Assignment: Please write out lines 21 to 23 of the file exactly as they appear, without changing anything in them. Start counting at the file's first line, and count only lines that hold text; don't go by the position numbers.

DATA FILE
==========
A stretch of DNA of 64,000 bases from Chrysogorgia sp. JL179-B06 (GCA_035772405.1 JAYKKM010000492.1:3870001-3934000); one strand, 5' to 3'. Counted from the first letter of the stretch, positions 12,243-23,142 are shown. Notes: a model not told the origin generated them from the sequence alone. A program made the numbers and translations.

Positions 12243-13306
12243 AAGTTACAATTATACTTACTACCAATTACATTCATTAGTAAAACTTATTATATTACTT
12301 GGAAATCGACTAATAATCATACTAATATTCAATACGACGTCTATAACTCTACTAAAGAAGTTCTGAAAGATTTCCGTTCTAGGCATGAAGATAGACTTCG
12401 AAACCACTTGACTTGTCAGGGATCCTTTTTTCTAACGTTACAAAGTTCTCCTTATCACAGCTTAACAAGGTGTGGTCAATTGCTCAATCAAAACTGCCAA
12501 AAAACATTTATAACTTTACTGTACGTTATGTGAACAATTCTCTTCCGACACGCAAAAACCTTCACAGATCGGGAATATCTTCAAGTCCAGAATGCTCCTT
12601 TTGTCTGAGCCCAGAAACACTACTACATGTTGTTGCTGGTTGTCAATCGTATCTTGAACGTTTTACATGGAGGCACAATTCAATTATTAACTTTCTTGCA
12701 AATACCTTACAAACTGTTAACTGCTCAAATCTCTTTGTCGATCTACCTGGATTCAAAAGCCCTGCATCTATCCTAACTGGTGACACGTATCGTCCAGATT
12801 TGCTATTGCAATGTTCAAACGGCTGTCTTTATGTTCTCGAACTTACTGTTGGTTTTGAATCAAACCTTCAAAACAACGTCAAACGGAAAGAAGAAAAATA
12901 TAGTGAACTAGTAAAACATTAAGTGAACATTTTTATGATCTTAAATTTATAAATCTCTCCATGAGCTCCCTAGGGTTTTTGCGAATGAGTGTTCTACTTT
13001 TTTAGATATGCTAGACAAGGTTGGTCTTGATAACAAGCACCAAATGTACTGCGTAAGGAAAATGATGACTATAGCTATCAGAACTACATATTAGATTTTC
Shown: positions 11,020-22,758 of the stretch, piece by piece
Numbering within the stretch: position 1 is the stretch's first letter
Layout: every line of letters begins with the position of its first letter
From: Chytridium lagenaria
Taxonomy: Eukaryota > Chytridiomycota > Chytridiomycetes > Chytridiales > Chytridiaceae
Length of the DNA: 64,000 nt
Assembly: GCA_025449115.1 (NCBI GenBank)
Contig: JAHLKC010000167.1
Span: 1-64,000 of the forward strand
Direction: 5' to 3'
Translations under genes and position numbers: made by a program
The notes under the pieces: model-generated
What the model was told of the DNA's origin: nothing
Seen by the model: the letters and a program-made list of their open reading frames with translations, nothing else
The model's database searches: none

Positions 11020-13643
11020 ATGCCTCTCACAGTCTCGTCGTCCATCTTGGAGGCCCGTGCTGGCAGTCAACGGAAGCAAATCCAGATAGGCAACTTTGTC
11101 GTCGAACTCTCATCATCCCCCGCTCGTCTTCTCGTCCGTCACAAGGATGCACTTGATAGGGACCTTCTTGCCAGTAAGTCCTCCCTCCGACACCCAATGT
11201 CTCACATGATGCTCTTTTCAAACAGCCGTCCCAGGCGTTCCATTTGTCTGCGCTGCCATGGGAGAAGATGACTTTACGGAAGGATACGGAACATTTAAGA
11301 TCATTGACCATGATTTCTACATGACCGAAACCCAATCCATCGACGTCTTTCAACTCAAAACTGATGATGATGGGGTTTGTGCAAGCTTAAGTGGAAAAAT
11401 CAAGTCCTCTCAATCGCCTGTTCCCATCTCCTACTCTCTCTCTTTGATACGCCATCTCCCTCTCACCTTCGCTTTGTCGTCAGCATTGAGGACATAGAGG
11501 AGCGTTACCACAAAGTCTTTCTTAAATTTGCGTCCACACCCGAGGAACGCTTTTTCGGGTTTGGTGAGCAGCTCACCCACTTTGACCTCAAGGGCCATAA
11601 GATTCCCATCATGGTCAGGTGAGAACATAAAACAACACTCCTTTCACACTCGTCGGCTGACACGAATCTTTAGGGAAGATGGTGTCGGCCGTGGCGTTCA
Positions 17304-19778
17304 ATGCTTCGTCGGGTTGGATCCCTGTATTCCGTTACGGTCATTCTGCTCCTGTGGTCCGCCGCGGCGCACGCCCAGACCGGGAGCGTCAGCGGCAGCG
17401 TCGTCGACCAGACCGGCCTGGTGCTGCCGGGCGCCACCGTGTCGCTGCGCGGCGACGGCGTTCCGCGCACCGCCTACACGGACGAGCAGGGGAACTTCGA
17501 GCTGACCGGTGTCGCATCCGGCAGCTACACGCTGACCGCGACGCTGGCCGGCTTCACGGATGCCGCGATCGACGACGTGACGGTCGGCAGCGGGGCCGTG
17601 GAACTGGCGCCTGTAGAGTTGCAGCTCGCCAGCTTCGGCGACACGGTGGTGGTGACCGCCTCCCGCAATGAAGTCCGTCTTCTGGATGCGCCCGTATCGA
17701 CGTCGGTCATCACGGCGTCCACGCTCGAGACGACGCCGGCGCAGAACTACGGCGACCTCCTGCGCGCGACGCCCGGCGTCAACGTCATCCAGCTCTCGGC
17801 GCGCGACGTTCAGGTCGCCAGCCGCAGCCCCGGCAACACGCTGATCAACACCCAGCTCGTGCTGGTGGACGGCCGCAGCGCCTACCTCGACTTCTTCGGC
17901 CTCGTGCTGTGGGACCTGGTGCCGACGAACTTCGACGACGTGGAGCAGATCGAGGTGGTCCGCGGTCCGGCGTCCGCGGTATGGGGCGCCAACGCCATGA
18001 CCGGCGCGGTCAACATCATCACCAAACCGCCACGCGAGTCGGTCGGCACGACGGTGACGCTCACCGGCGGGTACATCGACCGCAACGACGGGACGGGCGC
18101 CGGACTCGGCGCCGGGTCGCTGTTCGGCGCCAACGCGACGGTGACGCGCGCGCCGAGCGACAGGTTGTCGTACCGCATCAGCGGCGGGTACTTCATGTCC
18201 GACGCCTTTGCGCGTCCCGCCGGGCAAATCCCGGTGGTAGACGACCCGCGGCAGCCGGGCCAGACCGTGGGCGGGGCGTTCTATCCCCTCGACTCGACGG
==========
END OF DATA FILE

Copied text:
Direction: 5' to 3'
Translations under genes and position numbers: made by a program
The notes under the pieces: model-generated